An ever-increasing influx of Iraqis is a testament to the consequences of war. Since 2008, about 300 families—who lost their homes during years of nonstop fighting they call “the situation in Iraq”—have resettled in Philadelphia as refugees. And each month, as more Iraqis who have fled their country are granted access to the U.S., the number grows.
September in Philly means the return of the stinkbug, invading dwellings to share its unique pungency with residents across the region. Likewise, City Council members come back from their summer recess to take up session again Thursday and draw up new laws for the city—no comment about any particular smells emanating from City Hall. Ah, how we’ve missed them.
By Tara Murtha
The question looms: Is it better to have no audience or to use a platform that is likely in part provided by trafficking to speak out against it?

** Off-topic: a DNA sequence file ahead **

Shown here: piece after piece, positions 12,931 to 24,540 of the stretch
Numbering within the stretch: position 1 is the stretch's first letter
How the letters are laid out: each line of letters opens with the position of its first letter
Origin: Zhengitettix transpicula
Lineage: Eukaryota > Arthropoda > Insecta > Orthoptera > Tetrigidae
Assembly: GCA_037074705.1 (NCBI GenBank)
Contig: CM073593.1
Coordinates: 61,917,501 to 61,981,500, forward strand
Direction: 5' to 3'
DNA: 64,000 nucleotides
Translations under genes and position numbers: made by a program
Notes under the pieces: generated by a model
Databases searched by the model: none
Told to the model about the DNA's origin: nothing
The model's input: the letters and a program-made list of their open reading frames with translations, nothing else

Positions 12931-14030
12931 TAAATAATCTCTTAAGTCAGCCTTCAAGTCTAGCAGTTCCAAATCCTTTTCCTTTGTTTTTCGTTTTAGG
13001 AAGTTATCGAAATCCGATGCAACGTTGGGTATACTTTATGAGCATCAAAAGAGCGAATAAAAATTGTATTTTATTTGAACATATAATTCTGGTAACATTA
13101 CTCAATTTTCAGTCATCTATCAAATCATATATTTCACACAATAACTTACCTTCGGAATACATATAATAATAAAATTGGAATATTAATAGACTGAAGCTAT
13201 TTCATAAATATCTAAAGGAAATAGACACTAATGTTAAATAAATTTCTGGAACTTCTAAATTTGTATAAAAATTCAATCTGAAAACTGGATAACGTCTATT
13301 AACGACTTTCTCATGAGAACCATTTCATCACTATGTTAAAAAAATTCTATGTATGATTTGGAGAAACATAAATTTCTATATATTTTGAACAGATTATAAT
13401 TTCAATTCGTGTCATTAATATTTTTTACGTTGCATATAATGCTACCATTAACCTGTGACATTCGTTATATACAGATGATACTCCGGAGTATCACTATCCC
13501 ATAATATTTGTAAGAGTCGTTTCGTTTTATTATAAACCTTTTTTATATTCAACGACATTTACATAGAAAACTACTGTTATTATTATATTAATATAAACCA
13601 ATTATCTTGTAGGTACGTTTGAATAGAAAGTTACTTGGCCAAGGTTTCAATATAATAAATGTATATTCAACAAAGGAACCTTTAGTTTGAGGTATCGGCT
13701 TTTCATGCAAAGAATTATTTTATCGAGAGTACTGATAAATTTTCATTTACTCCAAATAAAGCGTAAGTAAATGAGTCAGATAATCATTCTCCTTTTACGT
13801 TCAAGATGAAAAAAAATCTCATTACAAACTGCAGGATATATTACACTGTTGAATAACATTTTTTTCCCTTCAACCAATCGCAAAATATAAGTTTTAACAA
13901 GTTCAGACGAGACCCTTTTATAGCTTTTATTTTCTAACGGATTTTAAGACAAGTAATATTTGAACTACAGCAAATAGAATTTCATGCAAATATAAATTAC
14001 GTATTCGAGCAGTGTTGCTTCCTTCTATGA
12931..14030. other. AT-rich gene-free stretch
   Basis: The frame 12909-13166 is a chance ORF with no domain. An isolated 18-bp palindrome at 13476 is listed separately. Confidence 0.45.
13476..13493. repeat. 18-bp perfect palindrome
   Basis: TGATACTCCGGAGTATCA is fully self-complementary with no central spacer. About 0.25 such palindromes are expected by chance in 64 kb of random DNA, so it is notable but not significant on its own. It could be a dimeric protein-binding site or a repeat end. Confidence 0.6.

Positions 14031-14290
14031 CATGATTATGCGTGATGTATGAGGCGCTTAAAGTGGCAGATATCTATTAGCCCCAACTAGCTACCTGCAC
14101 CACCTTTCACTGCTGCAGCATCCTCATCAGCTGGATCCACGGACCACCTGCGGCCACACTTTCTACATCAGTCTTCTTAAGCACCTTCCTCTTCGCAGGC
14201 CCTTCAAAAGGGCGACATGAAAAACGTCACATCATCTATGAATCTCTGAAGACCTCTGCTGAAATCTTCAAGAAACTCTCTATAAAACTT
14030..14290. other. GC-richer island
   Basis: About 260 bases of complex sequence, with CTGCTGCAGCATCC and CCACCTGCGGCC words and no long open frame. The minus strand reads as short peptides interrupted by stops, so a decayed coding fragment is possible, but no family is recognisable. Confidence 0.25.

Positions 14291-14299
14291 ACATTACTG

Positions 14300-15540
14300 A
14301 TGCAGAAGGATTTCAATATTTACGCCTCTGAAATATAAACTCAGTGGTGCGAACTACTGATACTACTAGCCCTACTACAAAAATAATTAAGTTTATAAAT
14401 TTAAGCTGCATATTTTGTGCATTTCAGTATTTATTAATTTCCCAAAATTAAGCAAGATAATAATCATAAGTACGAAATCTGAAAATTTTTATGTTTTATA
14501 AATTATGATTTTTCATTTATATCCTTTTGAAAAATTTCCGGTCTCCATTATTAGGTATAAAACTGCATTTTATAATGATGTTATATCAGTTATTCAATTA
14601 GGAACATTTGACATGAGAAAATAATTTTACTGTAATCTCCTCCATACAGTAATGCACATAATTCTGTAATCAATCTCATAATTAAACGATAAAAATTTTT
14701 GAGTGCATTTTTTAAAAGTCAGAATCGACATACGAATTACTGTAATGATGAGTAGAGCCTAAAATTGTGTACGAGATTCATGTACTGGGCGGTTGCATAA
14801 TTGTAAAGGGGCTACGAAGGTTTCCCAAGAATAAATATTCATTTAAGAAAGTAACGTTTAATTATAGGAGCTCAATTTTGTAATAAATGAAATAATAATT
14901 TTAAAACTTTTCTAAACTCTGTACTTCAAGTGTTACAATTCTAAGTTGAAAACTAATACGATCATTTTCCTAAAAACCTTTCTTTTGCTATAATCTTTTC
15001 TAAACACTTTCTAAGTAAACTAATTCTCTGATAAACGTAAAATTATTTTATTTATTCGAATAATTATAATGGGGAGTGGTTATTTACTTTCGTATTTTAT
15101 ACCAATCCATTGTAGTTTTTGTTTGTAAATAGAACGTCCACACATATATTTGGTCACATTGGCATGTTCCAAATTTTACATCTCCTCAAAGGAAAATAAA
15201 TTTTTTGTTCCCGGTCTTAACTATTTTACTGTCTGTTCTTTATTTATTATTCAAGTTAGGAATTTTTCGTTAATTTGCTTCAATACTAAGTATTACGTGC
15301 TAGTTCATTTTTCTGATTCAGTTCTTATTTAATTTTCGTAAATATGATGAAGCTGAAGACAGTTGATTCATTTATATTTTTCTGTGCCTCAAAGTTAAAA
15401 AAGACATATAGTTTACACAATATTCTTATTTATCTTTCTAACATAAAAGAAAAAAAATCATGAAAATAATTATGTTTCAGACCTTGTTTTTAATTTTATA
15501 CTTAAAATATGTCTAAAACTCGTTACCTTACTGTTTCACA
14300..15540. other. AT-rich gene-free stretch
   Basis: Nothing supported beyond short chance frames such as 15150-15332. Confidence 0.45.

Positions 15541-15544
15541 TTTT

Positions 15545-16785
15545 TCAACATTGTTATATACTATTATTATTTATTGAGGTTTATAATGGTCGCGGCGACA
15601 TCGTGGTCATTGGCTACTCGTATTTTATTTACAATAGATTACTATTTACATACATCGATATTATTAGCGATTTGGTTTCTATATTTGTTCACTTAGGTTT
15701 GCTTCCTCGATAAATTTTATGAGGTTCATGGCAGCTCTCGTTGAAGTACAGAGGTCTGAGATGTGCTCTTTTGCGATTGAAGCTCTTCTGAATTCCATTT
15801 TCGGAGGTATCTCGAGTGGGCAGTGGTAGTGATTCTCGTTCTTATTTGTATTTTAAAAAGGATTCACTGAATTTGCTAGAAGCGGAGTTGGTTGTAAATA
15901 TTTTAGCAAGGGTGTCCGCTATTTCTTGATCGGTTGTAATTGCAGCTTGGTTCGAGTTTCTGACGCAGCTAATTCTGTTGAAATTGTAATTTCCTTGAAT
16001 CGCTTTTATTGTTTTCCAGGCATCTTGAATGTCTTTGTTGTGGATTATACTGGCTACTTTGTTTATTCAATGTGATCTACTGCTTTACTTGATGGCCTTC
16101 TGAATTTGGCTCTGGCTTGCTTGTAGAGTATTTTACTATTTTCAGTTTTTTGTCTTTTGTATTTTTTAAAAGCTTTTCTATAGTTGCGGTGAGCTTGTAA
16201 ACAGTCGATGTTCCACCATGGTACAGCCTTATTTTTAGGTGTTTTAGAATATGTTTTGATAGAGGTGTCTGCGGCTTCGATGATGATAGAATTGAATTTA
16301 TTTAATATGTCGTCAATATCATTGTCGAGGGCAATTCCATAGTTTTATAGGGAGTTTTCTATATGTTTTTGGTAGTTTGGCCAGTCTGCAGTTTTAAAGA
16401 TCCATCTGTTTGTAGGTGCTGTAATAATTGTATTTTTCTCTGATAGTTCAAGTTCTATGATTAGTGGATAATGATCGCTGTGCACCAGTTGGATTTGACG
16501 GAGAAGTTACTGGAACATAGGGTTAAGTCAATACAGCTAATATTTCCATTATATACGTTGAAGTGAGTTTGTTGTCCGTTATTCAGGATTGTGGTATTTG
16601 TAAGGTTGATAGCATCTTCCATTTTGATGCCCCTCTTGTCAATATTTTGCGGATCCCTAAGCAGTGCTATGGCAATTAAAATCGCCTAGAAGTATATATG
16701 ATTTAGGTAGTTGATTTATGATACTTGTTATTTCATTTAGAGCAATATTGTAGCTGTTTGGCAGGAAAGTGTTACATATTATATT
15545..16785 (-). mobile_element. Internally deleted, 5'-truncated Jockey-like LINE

The Coen Brothers’ first and arguably best film, Blood Simple, is natural remake fodder. The foundation of A Woman, a Gun and a Noodle Shop is basically the same: The owner of a noodle shop discovers his wife is cheating on him with one of his employees, and hires a ne’er-do-well to kill them. The genius gimmick is that no one character knows entirely what’s going on, leading to confusion, mistakes, dead bodies and a very funny punchline.